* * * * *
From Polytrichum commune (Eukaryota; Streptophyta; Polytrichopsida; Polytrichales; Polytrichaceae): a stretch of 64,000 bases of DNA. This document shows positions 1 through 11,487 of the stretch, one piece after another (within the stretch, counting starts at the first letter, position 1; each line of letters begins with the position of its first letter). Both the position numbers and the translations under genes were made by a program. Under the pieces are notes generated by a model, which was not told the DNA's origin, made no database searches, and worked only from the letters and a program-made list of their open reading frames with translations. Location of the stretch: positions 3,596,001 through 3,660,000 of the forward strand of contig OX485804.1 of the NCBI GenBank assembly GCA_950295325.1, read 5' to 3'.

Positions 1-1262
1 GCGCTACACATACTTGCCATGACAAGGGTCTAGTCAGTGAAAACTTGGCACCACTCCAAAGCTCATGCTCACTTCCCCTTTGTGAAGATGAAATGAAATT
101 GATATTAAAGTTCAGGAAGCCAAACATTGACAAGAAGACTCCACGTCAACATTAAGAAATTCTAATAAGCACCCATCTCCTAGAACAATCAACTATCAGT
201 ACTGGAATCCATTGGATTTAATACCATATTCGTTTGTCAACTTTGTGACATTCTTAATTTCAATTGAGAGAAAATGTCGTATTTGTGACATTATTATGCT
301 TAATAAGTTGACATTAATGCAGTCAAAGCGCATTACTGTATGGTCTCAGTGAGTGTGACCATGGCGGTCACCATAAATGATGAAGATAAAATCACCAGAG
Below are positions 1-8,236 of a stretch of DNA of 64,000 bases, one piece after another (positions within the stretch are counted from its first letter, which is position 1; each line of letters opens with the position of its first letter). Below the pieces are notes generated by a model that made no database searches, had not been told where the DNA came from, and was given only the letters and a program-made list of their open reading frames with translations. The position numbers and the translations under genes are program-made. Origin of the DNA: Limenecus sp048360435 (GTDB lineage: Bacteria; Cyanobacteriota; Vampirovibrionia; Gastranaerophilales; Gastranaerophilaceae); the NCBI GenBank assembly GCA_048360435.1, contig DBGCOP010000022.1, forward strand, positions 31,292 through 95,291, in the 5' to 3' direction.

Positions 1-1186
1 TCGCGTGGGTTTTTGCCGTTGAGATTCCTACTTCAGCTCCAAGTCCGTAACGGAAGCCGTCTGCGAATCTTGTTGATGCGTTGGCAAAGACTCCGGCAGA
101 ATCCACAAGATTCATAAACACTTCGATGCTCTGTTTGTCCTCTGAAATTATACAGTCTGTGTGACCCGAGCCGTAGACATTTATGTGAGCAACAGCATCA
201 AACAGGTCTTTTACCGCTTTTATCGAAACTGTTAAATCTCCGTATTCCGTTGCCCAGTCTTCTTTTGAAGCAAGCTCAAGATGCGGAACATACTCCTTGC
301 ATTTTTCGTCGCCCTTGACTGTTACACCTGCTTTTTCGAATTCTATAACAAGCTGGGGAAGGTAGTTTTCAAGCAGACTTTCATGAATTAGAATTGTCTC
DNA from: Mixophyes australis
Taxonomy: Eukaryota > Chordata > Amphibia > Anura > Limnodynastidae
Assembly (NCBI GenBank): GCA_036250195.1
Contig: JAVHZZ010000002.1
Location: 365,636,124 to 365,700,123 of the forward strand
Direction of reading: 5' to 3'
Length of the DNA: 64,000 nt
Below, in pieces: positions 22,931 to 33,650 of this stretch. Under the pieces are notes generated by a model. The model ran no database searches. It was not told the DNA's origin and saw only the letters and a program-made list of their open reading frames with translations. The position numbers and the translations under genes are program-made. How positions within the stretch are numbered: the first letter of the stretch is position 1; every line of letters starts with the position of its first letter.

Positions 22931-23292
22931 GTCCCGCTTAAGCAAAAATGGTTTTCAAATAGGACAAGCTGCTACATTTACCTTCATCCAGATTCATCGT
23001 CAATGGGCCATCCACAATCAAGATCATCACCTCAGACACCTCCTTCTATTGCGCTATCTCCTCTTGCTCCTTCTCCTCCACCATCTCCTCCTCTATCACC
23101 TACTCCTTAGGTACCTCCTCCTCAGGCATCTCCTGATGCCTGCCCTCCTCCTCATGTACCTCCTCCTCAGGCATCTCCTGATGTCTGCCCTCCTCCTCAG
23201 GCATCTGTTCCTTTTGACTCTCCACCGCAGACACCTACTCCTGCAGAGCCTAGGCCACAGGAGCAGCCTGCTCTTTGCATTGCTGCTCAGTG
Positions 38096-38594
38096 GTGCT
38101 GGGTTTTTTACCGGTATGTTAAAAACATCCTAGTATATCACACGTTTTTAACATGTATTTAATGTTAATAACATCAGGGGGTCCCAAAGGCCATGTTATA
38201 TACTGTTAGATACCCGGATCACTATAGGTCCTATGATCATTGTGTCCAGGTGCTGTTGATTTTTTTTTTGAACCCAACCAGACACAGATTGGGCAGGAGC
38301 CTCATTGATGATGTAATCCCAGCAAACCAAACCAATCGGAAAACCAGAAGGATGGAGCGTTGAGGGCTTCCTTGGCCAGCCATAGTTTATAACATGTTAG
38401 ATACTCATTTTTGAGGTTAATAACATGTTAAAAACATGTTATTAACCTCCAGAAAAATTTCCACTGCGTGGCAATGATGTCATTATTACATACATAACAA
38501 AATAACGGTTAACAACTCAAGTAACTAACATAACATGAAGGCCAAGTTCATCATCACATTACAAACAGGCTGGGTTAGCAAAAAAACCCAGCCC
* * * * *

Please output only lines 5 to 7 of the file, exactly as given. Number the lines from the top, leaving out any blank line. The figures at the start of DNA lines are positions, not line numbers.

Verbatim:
201 ACTGGAATCCATTGGATTTAATACCATATTCGTTTGTCAACTTTGTGACATTCTTAATTTCAATTGAGAGAAAATGTCGTATTTGTGACATTATTATGCT
301 TAATAAGTTGACATTAATGCAGTCAAAGCGCATTACTGTATGGTCTCAGTGAGTGTGACCATGGCGGTCACCATAAATGATGAAGATAAAATCACCAGAG
Below are positions 1-8,236 of a stretch of DNA of 64,000 bases, one piece after another (positions within the stretch are counted from its first letter, which is position 1; each line of letters opens with the position of its first letter). Below the pieces are notes generated by a model that made no database searches, had not been told where the DNA came from, and was given only the letters and a program-made list of their open reading frames with translations. The position numbers and the translations under genes are program-made. Origin of the DNA: Limenecus sp048360435 (GTDB lineage: Bacteria; Cyanobacteriota; Vampirovibrionia; Gastranaerophilales; Gastranaerophilaceae); the NCBI GenBank assembly GCA_048360435.1, contig DBGCOP010000022.1, forward strand, positions 31,292 through 95,291, in the 5' to 3' direction.